Independence of the judiciary
The JO opposes hybrid courts as proposed in the Geneva Resolution, yet they reject this court’s ruling.
“There’s a no contradiction at all,” Gammanpila asserts. “Judges are human beings and can make mistakes. The legal system has acknowledged that possibility. That’s why, there’s an appellate procedure. If you feel there’s a genuine mistake made by a magistrate, you may appeal to High Court. If there’s a mistake or judge has erred, you can appeal to the Court of Appeal. If the Court of Appeal has committed an error in their judgement, you may appeal to the SC. In the SC, it’s a three judge-panel who sit together for a judgement. Even then, if you feel there’s a strong legal flaw in their judgement, you may seek a bigger, larger bench.
“If you feel that the judge deliberately erred in their judgement to favor somebody, you can complain to the Judicial Service Commission. If the Chief Justice made a mistake, you can complain to the Parliament.
“Why has the legal system provided for such a lengthy appellate procedure? Because the legal system itself admits that judges may make mistakes. This is not only in Sri Lanka, but the case all over the world. Then, when a district judge in U.S. or UK makes a blunder, academic institutes, media, and legal seminars may criticize it, but no one suggests to bring foreign judges. Instead, they appeal to the higher court.
“Finding mistakes does not warrant foreign judges. If that’s the case, every single nation should get down foreign judges. If judges are subject to making mistakes in their own countries, bringing them down to Sri Lanka will not solve our problem.”
If judges as humans may make mistakes, the same is true for SLMC. As Gammanpila explains, an extensive appeal system exists in the judiciary. Yet, as he notes, “SLMC is the solitary expertise council in respect of medical education, consisting of highly respected, highly educated medical professionals of the country such as Professor Carlo Fonseka, Professor Ranjini Gamage, to mention just few names. Then, we as the general public must accept their word.”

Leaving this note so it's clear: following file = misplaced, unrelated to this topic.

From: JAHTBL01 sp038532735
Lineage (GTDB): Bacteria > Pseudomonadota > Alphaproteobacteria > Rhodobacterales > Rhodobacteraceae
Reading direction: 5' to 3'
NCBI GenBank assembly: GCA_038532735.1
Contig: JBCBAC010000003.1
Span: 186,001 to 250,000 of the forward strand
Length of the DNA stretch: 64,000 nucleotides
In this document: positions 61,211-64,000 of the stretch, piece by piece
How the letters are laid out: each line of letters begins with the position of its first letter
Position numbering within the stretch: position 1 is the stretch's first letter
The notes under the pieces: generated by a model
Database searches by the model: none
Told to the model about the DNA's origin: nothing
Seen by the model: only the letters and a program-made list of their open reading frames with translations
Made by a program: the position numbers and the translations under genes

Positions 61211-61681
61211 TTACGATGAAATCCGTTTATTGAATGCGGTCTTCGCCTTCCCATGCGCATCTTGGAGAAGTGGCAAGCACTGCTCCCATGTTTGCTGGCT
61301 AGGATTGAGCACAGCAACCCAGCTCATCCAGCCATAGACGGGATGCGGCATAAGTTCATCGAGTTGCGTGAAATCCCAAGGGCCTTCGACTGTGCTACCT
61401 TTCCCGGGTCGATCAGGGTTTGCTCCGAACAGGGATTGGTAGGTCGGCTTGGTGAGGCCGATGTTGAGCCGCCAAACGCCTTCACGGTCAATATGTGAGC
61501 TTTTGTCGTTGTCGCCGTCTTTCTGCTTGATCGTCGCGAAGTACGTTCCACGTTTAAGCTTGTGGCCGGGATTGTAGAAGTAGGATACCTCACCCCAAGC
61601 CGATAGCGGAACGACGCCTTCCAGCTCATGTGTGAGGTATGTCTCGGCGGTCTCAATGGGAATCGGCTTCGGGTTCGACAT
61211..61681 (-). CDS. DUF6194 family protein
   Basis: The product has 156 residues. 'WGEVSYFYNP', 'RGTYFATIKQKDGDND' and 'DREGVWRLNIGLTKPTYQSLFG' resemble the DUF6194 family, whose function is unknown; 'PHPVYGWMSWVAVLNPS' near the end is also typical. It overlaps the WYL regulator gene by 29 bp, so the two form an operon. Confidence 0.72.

In countries like UK, as explained by Professor JAP Jayasinghe in ‘Aberdeen Solution a Possibility for SAITM’, March 04, 2017, General Medical Council decisions can be appealed against. Then it will be heard by a panel that was not involved with the original decision. Failing there, one can appeal to an outside body or to an Ombudsman. When all fails, one can still go to courts.
Furthermore, he points out that “the GMC does not belong to the doctors. It consists of six doctors and six laypersons. They had not been appointed by the government – thus, there are no political appointees or by trade unions or any other body – hence their responsibility is to the public, not to as association and so free to act independently.”
The solution to this hotly debated, controversial topic is simple, states Gammanpila.
“The world solution is, fee-based education in government and non-profit universities,” he explains. “I spoke of Oxford, which is not a profit-based university. The government gives a grant to students who excel at the British exams. So, their university education is free. The batch with the next best results is granted a loan, which is payable after employment. The third batch, along with foreign students pay a higher fee and pursue their tertiary education.
“Also, let all students, whether fee-paying or not, follow the same course, with same facilities and sit for the same exams. Then, the question of inferior graduates gets resolved.
“In the meantime,” he concludes, “the SAITM graduates should not be deserted. The SLMC should decide now, after evaluating their actual standards, what courses they need to follow to bring their knowledge up to required standard and register them and have this issue resolved for them promptly.”